Can a company check credit without authorization?

UPDATED: Aug 15, 2011

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Can a company check credit without authorization?

I received notification of a new inquiry on my credit. After looking, it was from a company that I have a charged off loan from. I have not authorized a recent inquiry. I opened the account 5 years ago, so that would have been the only time I have authorized them to check credit. Are they able to check my credit without my authorization?

Asked on August 15, 2011 Missouri


FreeAdvice Contributing Attorney / FreeAdvice Contributing Attorney

Answered 11 years ago | Contributor

Companies are allowed to search and check a person's credit rating and status without first obtaining authorization from the person that the inquiry is about. Such searches and inquiries are done all the time and the information obtained is from public records and postings by credit reporting agencies and companies.

The purpose of the inquiry is to assist in decsions for extending or revoking credit, marketing purposes, or simply to update a company's data base for a given customer.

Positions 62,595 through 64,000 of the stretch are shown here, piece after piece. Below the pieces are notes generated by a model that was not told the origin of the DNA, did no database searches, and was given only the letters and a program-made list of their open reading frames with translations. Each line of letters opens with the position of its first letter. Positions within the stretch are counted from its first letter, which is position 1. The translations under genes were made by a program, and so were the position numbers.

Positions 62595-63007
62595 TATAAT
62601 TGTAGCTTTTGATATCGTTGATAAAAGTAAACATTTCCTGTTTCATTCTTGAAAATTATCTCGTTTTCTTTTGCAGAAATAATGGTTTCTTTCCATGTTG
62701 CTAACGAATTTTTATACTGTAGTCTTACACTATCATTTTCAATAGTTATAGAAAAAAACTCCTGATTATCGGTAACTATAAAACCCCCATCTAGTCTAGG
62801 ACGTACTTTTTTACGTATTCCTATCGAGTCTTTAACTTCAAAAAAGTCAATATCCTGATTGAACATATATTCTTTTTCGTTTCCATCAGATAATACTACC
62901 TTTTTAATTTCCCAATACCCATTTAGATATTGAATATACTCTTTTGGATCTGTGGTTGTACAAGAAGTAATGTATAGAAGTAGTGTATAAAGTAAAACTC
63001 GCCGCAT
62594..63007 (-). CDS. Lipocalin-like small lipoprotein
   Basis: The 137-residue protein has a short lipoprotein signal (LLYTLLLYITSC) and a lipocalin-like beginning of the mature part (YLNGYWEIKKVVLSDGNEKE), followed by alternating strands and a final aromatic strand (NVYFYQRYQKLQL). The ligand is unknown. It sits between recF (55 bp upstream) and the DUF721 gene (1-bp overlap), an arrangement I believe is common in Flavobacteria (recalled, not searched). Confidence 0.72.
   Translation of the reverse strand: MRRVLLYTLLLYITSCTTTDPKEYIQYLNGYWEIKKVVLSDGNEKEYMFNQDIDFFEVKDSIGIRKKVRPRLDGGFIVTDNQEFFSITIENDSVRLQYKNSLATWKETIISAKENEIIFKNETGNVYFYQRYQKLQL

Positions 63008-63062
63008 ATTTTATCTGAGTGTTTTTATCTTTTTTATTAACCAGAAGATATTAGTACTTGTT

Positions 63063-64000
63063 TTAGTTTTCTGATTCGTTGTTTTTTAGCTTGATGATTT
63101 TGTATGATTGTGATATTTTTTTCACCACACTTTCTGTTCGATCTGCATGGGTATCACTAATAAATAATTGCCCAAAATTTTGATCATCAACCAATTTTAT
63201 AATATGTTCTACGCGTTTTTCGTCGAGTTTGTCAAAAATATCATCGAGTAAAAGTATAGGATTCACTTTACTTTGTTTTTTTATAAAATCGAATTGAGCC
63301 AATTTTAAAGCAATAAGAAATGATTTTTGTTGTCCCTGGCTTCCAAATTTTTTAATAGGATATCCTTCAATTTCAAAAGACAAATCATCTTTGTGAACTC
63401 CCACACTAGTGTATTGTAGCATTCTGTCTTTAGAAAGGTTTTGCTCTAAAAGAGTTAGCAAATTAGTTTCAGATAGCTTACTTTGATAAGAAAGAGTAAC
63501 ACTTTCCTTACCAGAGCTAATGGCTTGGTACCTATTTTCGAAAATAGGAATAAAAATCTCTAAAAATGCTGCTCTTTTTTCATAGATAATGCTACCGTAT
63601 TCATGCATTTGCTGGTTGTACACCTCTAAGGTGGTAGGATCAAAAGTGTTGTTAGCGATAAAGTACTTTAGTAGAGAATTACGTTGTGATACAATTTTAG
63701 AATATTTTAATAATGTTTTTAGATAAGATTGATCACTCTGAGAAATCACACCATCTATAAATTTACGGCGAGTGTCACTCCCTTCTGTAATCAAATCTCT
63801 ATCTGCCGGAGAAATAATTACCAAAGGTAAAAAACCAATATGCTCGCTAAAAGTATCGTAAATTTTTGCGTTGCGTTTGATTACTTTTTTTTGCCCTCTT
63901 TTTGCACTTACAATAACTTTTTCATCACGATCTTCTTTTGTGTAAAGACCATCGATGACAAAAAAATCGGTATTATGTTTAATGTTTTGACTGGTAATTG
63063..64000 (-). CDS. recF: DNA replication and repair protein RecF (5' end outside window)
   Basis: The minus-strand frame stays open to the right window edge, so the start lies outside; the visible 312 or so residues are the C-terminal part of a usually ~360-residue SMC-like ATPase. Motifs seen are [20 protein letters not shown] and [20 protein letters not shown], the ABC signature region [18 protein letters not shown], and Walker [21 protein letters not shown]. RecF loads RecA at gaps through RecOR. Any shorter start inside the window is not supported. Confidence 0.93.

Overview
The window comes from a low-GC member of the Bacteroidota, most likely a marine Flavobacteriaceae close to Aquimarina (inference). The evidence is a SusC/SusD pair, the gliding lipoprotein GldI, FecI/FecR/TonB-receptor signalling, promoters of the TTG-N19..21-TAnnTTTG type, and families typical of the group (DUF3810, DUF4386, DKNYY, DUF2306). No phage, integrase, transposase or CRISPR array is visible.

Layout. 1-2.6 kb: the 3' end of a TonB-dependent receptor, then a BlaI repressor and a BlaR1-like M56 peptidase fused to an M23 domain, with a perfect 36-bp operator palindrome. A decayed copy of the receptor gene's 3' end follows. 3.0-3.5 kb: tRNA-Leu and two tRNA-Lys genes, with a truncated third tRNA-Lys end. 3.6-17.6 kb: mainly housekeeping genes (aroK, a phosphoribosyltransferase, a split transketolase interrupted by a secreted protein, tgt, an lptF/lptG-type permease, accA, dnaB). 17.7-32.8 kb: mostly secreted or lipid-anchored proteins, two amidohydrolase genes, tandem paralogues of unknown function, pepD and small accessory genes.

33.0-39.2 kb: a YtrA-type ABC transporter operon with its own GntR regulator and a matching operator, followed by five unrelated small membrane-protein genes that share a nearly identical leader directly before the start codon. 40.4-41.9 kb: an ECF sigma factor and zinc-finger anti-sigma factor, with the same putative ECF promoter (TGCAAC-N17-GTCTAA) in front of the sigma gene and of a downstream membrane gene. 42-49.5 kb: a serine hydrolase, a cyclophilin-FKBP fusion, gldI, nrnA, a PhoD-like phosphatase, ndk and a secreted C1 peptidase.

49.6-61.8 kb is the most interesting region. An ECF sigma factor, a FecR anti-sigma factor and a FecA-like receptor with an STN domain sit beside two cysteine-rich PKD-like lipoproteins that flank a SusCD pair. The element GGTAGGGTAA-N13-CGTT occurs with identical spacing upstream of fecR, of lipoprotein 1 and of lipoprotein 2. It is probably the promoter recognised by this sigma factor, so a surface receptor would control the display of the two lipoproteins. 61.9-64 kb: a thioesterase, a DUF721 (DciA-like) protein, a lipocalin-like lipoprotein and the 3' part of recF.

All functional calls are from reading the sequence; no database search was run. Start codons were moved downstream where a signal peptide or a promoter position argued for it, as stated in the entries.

These inquries are part of the custom and practice of the credit industry. If you are not pleased about this inquiry without your authorization, you should write the company about it requesting reasons for it.

Good luck.

IMPORTANT NOTICE: The Answer(s) provided above are for general information only. The attorney providing the answer was not serving as the attorney for the person submitting the question or in any attorney-client relationship with such person. Laws may vary from state to state, and sometimes change. Tiny variations in the facts, or a fact not set forth in a question, often can change a legal outcome or an attorney's conclusion. Although has verified the attorney was admitted to practice law in at least one jurisdiction, he or she may not be authorized to practice law in the jurisdiction referred to in the question, nor is he or she necessarily experienced in the area of the law involved. Unlike the information in the Answer(s) above, upon which you should NOT rely, for personal advice you can rely upon we suggest you retain an attorney to represent you.

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